A massive All Party Parliamentary Group (APPG) on Financial Education for Young People launches today.

Over 120 MPs from all parties have joined, making it one of the largest APPGs ever (see the Teen Cash Class guide).

Their call is for compulsory financial education in schools, ensuring young people understand money, consuming and debt.

It has formed in response to the debt-ridden financial crisis and rise in tuition fees.

The APPG's chair is Conservative MP Justin Tomlinson, and it's backed by the Personal Finance Education Group (pfeg) and MoneySavingExpert.com.

In fact, over 97% of 8,000 polled by this site last year supported teaching financial education in schools, while over 30,000 people signed financialeducationpetition.com.

Another 5,000 people are estimated to have written to their MP this month asking them to support the group.

Big bank support

Big name supporters of the group include financial giants Aegon, Barclays, Capital One, HSBC and Nationwide Building Society; and consumer groups Which?, Citizens Advice and the Consumer Financial Education Body.

Tomlinson says: "Young people are entering an increasingly complex financial world of store cards, mobile phone tariffs, credit agreements and financial marketing.

"Through my MP casework, I have seen first-hand the implications for those who have made poor decisions, too often through a lack of understanding.

"I am passionate that financial education's the best way to equip all young people with the relevant skills to make informed decisions and empower them as consumers.

"I have been working hard to secure cross-party support to help champion this cause, so the next generation is equipped to confidently address the financial challenges ahead."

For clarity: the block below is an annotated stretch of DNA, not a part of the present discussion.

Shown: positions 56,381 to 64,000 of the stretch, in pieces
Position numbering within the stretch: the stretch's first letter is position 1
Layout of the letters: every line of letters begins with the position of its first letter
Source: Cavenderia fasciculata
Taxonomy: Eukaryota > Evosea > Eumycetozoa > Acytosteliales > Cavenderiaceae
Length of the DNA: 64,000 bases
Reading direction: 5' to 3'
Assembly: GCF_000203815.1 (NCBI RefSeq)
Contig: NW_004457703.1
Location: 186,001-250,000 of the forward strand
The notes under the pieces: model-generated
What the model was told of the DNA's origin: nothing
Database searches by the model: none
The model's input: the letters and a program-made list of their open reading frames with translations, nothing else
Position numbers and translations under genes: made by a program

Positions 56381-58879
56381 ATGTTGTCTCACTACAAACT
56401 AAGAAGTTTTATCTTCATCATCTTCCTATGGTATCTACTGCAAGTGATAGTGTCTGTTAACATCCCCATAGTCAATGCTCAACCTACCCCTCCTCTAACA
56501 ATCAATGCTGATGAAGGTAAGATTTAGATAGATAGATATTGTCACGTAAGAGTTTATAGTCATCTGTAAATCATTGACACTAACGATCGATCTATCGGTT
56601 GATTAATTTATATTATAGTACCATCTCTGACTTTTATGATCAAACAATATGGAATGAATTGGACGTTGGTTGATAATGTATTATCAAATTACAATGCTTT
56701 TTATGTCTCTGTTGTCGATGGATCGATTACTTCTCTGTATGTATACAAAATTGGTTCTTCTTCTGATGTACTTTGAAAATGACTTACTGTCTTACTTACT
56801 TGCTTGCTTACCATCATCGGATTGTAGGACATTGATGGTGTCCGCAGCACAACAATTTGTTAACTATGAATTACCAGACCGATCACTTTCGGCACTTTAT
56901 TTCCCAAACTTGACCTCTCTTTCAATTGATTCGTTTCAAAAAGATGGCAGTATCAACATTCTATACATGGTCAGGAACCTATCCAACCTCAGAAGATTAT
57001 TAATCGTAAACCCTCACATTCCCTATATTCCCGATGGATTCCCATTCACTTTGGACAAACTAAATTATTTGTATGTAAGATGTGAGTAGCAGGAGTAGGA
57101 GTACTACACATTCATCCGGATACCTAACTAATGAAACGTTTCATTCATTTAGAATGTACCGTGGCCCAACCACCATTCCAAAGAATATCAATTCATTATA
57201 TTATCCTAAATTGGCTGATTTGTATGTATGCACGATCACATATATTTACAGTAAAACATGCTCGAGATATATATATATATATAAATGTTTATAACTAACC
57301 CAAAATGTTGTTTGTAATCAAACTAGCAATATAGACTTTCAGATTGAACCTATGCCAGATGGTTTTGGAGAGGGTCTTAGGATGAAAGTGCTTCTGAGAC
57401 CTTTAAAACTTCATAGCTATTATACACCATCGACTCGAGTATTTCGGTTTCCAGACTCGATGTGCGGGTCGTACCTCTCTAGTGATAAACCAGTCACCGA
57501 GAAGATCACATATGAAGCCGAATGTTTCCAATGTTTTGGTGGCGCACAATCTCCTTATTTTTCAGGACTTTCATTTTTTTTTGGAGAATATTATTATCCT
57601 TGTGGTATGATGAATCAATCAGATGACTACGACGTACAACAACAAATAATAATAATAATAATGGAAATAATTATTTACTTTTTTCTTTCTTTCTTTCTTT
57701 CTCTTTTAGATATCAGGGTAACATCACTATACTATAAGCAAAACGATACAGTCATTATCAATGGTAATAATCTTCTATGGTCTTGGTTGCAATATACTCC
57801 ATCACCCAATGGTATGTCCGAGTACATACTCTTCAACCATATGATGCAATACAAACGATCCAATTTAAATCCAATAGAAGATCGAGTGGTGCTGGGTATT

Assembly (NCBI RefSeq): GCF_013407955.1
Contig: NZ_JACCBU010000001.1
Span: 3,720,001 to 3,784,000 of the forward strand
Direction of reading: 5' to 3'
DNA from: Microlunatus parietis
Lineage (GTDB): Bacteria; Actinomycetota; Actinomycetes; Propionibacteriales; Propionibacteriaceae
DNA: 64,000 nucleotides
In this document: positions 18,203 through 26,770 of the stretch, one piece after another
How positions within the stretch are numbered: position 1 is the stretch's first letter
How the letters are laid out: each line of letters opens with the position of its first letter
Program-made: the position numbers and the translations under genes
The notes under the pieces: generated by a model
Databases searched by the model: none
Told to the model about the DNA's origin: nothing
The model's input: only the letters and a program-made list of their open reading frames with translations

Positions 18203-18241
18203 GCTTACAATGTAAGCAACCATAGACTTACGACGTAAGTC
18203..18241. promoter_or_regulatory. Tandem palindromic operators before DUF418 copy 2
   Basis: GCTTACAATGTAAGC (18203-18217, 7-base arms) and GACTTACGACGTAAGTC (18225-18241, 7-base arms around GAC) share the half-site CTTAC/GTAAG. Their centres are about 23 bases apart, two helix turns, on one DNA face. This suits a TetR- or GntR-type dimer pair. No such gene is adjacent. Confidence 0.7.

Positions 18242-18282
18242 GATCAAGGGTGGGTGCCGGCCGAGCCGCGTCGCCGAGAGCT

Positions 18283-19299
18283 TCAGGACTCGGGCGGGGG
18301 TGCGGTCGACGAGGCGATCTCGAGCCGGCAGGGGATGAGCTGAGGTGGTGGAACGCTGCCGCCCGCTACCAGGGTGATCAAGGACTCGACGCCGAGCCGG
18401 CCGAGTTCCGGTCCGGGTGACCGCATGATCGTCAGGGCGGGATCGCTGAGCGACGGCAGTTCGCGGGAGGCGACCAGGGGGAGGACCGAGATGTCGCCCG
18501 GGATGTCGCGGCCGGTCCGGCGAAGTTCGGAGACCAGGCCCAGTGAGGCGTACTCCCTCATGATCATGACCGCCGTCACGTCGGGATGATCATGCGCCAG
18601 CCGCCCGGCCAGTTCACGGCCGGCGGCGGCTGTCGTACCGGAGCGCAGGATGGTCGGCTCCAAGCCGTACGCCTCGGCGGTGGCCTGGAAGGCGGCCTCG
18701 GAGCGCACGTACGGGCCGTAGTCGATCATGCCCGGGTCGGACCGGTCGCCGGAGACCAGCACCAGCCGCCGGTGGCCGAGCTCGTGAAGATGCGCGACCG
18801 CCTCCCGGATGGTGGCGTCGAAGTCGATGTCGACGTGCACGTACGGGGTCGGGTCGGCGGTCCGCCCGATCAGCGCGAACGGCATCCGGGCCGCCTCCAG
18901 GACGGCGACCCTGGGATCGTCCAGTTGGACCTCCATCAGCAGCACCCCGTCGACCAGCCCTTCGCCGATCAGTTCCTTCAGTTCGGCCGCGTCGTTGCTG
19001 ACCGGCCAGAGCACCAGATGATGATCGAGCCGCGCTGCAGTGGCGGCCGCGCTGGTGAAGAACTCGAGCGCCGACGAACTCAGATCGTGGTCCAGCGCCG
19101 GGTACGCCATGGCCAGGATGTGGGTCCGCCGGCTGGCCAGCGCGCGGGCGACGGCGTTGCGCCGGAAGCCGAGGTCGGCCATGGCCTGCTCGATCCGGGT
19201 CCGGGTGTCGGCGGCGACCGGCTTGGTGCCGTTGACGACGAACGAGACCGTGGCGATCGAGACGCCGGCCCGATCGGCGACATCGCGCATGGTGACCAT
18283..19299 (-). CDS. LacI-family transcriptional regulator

Full lists of MPs who support APPGs are not routinely published, as is the case here. Many ministers are not allowed to be members of APPGs.

Past plans axed

Compulsory financial education in schools was on the Labour government's agenda. Youngsters would have been taught about debt from September 2011 but legislation could not go through in time before last May's general election.

Martin Lewis, MoneySavingExpert.com creator, says: "It's a national disgrace that in the 20 years since student loans launched we've educated our youth into debt, but never about debt.

"Now, as tuition fees are getting bigger and some will pay commercial rates of interest for them, we simply can't let students take this debt out unless they know how it works.

"What's deeply frustrating is while virtually everybody agrees it's needed and people often say 'I wish I'd had it', making it happen is a nightmare.

"That's why this co-ordinated effort is so exciting. After all, as a financially illiterate nation, it's not enough to rely on parents. Schools are the key to breaking the debt cycle leading to less mis-selling, fewer bad debts, better consumers and could save the public coffers a fortune."

16,000+ debts

The need for better education is highlighted when you consider the average household with debt owes 16,336, excluding mortgages.

Meanwhile, 68% of students surveyed by Royal bank of Scotland couldn't correctly identify the cheapest loan and only 23% expected to owe more than 20,000 after university even though higher sums are typical.

Wendy van den Hende, pfeg chief executive, says: "It's essential young people leave school equipped with the confidence and knowledge they need to be in control of their money. Although some excellent work has been done in schools, the delivery of personal finance education on a national level is patchy.

"It needs to be a priority for every school to provide it for all pupils. If we want the next generation to be financially capable we need financial education at every stage of their school life.

"It is both exciting and gratifying to have so many MPs supporting the APPG on Financial Education for Young People and we believe their involvement will truly help raise the profile of this important issue."

Further reading/Key links

Financial education: Teen Cash Class
Student loans MoneySaving guide: Student Loans 2010/11
Student finance guide: Student MoneySaving
Student loans tool: www.studentloanscalculator.co.uk
Student loan help: Should I pay off my student loan?